You must have noticed token display boards at many places like food stores, hospitals, banks, various takeaways, etc. Token display systems are used to display token numbers. As these display boards show numeric information, these are easily designed using 7-segment LEDs. The commercial models use large 7-segment LEDs to display token numbers. It is even possible to prototype a model using Arduino.
In this project, we have designed a token display system using the popular prototyping board – the Arduino and 7-segment LEDs. A token display board generally requires two or three 7-segment units. For multiplexing these units, MAX7219 IC is used in this project. The Arduino controls setting the token number. This system is designed to initialize token numbers to zero on power-up. The user can increase or decrease token numbers using two pushbuttons provided as a user interface. The token number can never be negative, so the token counter can never be decremented below zero.
- Arduino UNO x1
- 7-Segments x3
- MAX7219 IC x1
- Push buttons x2
- Breadboard x1
- Jumper wires or connecting wires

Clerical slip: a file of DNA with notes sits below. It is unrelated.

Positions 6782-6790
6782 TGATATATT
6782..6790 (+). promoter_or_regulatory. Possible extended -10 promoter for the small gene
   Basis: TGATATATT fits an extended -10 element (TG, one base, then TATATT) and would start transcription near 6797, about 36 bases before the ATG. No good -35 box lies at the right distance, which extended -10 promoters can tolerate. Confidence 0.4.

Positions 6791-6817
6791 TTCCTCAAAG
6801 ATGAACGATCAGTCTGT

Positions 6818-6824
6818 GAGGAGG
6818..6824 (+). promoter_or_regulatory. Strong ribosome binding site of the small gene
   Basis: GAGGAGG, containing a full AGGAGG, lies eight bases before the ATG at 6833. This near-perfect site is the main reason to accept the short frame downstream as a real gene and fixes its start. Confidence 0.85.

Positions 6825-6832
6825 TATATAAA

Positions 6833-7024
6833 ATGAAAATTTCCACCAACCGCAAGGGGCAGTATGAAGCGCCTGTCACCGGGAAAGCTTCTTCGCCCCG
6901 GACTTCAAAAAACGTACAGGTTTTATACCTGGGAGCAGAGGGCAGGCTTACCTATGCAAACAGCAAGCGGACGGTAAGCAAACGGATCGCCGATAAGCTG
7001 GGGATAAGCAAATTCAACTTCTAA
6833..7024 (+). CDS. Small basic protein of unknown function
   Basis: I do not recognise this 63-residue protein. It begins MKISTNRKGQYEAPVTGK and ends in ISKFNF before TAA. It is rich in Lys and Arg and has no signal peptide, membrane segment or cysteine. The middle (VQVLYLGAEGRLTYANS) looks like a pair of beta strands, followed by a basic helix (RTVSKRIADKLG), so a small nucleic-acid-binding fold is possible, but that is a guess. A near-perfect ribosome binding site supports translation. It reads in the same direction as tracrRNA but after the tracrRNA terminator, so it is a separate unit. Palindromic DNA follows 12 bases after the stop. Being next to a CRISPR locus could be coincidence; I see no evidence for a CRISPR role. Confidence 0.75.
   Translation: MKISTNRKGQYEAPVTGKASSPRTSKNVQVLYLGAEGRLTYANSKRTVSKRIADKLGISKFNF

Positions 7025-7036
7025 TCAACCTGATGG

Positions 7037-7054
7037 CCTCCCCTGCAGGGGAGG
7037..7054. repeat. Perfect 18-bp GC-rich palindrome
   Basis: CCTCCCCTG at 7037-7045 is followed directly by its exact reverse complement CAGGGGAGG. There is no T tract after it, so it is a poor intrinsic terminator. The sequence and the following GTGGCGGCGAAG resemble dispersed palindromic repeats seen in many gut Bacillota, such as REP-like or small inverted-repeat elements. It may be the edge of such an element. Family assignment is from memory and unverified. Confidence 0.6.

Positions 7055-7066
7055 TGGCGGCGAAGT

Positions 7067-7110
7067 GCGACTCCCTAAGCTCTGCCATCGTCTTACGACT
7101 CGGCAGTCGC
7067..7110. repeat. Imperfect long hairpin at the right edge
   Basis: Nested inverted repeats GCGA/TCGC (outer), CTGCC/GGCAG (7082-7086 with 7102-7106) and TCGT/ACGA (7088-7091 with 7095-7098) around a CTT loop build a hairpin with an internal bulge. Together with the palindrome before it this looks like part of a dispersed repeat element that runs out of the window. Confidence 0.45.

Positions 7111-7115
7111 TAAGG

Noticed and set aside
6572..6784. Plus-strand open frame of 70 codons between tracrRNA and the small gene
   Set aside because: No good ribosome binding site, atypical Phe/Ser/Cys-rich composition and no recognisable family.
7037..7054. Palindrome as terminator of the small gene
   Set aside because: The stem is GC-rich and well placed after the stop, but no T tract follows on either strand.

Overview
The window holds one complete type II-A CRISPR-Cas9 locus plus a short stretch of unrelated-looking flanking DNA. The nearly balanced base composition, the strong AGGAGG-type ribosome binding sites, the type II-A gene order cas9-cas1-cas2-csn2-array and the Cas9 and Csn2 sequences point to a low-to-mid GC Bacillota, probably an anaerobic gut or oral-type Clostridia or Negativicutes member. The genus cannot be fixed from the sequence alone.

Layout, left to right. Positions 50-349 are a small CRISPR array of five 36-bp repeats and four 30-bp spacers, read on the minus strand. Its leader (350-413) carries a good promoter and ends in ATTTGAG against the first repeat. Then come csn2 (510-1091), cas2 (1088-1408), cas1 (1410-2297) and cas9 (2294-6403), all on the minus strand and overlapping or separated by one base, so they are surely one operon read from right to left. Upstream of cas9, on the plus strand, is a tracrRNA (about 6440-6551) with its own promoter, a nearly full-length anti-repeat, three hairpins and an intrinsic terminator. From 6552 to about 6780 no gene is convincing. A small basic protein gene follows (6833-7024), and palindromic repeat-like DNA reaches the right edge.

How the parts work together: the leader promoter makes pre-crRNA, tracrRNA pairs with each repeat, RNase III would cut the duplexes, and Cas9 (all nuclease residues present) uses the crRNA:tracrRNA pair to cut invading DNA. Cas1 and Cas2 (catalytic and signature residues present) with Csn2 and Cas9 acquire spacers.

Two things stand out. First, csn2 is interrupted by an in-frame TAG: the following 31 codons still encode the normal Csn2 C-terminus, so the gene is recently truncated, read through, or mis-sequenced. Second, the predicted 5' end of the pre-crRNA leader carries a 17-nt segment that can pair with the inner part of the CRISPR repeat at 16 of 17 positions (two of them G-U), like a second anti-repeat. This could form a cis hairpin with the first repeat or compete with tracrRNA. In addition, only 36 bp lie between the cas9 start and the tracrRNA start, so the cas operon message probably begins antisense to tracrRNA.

We have designed a token display board here using the MAX7219 IC-based 7-segment driver module. MAX7219 is an 8-digit common-cathode LED display driver. It allows interfacing a microcontroller to 7-segment display units up to 8 digits. Here, we use only 3 digits of the module. In the module, the data pins of the 7-segments are connected to SEG A to SEG G and DP pins of MAX7219. The common-cathode terminals of the segments are connected to the DIG0 to DIG7 pins of MAX7219. Pins 4 and 9 of the IC are hard-wired to ground, and pin 19 is connected to the 5V terminal. The pin 18 of MAX7219 is also connected to 5V DC via a suitable resistor. The DIN, LOAD, and CLK pins of the IC can be connected to digital I/O pins of Arduino.
MAX7219 communicates with Arduino using an SPI-compatible interface. The DIN, LOAD, and CLK pins of the IC are connected to pins 12, 10, and 11 of the Arduino UNO. The MAX7219 module is supplied 5V DC and ground from the Arduino itself.
For the user-interface to the token display system, 2 push buttons are interfaced to the Arduino. These pushbuttons are interfaced at pins 7 and 8 of Arduino UNO. These Arduino pins are internally pulled up. The button interfaced at pin 7 is used to increase the token number, while the button interfaced at pin 8 is used to decrease the token number.
How the circuit works
There are 3 7-segment LEDs interfaced to MAX7219 IC. These 7-segments display the token number as a whole number up to places of hundreds. The MAX7219 IC controls the digits flashed on the 7-segments. For this, it requires commands from the Arduino over the SPI interface. There are two push-buttons interfaced to the Arduino. The Arduino is programmed such that on pressing the button interfaced to pin 7, it increases the token number by one. When the button interfaced to pin 8 is pressed, it decreases the token number by one. The change in token number is immediately reflected on the 7-segments.